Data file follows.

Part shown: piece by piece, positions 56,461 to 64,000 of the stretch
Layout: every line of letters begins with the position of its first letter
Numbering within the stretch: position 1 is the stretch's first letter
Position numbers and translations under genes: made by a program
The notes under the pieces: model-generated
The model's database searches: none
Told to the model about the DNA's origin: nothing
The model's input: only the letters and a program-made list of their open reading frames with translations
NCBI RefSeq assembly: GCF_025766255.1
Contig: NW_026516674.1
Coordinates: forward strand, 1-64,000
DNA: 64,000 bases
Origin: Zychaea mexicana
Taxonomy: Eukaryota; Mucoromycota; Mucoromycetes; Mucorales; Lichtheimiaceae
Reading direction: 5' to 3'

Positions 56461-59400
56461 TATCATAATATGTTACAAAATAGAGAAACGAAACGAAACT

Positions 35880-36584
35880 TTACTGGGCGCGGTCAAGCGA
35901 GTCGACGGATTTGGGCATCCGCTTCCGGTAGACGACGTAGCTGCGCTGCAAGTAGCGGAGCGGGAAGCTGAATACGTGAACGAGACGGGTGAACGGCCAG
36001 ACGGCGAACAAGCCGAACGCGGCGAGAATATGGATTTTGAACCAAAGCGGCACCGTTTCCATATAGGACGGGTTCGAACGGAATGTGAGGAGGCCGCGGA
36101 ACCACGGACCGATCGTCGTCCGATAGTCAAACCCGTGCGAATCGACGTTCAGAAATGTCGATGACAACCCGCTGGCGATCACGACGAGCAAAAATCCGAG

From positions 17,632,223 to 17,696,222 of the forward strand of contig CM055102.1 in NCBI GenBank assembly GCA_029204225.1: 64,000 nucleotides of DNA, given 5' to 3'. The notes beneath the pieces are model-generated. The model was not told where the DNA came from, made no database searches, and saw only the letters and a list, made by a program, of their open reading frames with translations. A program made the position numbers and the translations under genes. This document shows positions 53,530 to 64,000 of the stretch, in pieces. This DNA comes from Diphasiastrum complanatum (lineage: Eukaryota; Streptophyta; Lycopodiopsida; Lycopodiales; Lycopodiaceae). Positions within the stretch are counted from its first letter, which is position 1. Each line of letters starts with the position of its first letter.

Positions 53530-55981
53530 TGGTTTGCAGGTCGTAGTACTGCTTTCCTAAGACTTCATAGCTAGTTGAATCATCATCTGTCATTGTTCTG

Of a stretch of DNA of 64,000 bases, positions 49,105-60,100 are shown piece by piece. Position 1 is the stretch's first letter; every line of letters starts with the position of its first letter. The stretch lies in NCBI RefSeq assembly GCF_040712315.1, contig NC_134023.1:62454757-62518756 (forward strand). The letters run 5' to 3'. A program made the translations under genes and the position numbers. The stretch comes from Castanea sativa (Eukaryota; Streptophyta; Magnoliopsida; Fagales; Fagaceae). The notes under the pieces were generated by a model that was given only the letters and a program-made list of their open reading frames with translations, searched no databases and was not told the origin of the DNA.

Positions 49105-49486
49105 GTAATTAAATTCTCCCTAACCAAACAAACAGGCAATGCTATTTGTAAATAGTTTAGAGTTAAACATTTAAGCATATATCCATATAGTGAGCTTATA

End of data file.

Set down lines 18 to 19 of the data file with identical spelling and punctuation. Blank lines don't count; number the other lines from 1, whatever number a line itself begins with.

Positions 35880-36584
35880 TTACTGGGCGCGGTCAAGCGA